My Birthday Wish

I have a bad habit of over-explaining things.  It drives my husband completely bonkers because it takes a forever for me to get to the point.  Anyone who reads my blog has probably deduced this for themselves, as I’m just as guilty of doing it here as I am in person.

For example, whenever I need to return something to a store I find it completely necessary to give an unabridged version of why I am bringing it back.

Employee: Is there anything wrong with it?

Me: Well, you see, when I bought the basket I was sure that my husband would buy the wrong one so I decided to buy it myself while I was here the other day.  As it turns out he did buy the wrong basket, but after thinking about it for a few days I realize that I like his basket better than the one that I bought, so I’m bringing the one I bought back today.

Employee: (Clearly annoyed) So there’s nothing wrong with it then?

Me: No, I just want to return it.

Here’s how the same scenario would go down if Jay were returning it:

Employee: Is there anything wrong with it?

Jay: Nope, I just want to return it.

Over the years I’ve gotten much better at not over-explaining when I return things (the employees no longer cringe when I walk up), but I’m still guilty of it in every other way.  And to be honest, it drives me absolutely crazy.

I long to be someone who doesn’t feel the need to explain my reasons for everything I do. Someone who can say what it is that I want or don’t want and be confident that it will be enough.  Someone who feels like what I say will be viewed as acceptable.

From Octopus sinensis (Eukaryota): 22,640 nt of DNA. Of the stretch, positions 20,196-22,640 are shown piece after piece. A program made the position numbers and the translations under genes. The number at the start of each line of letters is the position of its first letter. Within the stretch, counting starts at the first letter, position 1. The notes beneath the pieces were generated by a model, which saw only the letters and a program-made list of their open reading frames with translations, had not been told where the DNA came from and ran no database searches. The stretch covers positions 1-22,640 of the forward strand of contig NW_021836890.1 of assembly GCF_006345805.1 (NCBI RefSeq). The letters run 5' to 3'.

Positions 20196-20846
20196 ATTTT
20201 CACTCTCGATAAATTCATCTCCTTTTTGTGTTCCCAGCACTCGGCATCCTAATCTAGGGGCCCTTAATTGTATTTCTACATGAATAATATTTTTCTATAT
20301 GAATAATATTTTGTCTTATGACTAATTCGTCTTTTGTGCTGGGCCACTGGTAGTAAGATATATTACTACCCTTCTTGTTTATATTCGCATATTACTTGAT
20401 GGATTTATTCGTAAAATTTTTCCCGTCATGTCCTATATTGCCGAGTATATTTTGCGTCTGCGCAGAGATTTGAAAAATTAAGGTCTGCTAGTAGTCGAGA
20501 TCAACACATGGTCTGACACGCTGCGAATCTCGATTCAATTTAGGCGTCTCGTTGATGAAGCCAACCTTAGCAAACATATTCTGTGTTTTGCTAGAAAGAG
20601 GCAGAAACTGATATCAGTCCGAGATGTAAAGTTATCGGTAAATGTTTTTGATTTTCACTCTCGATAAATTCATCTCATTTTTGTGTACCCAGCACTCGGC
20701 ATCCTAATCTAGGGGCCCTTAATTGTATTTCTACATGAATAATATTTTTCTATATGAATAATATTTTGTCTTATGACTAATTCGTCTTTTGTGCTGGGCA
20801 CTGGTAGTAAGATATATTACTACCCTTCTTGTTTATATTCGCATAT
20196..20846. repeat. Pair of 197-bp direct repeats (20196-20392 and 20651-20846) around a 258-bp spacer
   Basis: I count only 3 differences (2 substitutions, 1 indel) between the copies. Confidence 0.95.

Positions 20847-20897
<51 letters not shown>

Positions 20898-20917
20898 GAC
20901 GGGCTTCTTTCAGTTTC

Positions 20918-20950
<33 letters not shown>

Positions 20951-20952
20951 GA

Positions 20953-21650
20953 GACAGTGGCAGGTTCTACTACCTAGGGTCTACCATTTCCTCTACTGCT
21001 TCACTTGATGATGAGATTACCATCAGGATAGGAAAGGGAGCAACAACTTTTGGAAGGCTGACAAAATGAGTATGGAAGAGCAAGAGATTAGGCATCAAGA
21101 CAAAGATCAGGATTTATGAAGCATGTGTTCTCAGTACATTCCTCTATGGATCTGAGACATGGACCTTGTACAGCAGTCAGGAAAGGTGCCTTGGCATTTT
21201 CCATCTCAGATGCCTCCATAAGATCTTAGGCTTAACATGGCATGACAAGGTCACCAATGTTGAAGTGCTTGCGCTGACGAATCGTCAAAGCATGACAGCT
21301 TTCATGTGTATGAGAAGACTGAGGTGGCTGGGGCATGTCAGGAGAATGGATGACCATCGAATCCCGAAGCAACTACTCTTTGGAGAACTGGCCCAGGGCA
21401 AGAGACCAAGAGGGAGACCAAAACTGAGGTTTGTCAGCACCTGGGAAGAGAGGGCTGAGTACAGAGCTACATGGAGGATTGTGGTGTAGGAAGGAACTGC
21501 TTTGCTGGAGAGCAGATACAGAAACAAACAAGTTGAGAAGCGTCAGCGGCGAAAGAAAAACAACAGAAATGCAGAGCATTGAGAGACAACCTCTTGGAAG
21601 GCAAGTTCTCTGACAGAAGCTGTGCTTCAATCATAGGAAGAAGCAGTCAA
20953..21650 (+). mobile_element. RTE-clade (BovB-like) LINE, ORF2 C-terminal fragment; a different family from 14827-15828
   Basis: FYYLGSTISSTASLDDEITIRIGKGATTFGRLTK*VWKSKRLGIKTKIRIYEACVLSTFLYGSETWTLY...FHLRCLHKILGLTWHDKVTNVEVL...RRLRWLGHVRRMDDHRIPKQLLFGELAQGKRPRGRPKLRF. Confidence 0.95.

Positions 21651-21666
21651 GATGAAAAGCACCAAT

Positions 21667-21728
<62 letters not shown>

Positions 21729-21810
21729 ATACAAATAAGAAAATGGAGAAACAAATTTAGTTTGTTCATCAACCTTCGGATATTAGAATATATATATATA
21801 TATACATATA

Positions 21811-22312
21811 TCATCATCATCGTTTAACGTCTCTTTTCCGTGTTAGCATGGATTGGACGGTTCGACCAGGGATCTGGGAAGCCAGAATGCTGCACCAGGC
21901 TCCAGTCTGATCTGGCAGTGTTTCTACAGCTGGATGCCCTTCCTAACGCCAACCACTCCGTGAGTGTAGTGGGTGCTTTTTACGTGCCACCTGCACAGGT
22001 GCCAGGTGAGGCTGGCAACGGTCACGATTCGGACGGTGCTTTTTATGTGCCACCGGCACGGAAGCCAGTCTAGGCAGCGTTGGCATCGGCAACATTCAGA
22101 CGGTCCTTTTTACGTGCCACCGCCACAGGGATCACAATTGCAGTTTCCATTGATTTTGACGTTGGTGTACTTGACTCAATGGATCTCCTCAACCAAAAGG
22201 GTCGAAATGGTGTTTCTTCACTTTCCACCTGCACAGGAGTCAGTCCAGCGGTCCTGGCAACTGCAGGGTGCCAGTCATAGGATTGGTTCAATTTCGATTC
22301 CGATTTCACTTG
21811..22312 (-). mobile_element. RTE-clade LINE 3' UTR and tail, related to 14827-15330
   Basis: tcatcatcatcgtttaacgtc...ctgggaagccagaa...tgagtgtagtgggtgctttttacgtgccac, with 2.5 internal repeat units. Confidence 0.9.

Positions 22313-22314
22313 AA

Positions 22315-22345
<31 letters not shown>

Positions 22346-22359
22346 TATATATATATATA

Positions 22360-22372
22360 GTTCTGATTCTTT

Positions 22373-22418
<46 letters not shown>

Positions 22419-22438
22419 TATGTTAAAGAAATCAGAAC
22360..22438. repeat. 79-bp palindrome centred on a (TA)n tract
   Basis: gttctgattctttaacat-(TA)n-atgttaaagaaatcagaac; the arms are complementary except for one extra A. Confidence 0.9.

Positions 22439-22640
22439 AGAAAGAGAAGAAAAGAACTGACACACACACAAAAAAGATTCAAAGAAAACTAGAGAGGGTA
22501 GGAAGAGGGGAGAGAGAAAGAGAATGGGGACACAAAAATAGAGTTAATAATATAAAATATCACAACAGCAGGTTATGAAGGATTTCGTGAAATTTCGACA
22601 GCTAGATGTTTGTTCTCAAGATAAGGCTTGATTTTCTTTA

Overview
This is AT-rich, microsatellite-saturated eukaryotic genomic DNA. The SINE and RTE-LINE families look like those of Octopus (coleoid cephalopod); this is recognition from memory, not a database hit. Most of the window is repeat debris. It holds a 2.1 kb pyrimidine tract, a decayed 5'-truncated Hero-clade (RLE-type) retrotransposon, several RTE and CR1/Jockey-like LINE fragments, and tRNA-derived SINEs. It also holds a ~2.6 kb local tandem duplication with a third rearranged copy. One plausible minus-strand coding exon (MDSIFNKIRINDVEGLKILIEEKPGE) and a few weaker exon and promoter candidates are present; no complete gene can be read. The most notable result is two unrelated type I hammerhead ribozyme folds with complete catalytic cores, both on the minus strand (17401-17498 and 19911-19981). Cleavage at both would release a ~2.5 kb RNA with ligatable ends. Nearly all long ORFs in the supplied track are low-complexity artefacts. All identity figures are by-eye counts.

I remember many instances growing up where my opinions were challenged – usually over the silliest things.  I’d get asked to sleep over a friend’s house, and I would politely decline.  I’d tell someone that I’d rather roller skate than ride bikes.  I’d listen to Phil Collins while washing my car.  It didn’t matter what the situation, it seemed that no one was ever satisfied with my answers.  I’d hear things like, “but why don’t you want to sleep over?” “Why do you want to roller skate?” and “Why do you listen to that music?” – all with an accusatory rather than inquisitive tone.

I never understood why people just wouldn’t let it go.  Why my thoughts were always challenged, why what I wanted or didn’t want required explanation.  Unfortunately, although I’m a grown adult now it doesn’t seem to have stopped.  Sadly, I still find my opinions challenged from time to time.  Why don’t I eat this, why don’t I watch that, why don’t I care about traveling, why do I enjoy ____… the list goes on and on.

So here’s my birthday wish (I know, it took me a while to get here, but I warned you):  I want to stop defending myself.  I want to stop explaining things, to stop trying to make my reasons known in hopes that they will be found acceptable once understood.  I’m done.  I’m not sure if it’s going to require a more firm tone or what, but somehow I’m going to limit my answers and remind myself that I don’t owe anyone explanations for what I want or don’t want.  And even harder than that, I’m going to allow myself to feel okay about this.  I’m going to let myself know that I am no less of a daughter, friend, mom, wife, or person for doing so.

Of course, now that I’ve told my wish it probably won’t come true.  Ah, well.  Here’s hoping!


7 thoughts on “My Birthday Wish

  1. Sanne Williamson says:

    I get that way when I feel like someone is either questioning or judging my answer/opinion or when they don’t seem to get it. It’s funny because it’s something I’ve been trying to work on as well and just be more confident that way, you know?
    However, I returned something at Target today and gave the exact same answer you said Jay would give! LOL

  2. Yeah, you come by it honestly. I envy the people who can just say this or that and give no more info than that. I never thought about needing to teach you Assertion, I was convinced you would become a lawyer… LOL

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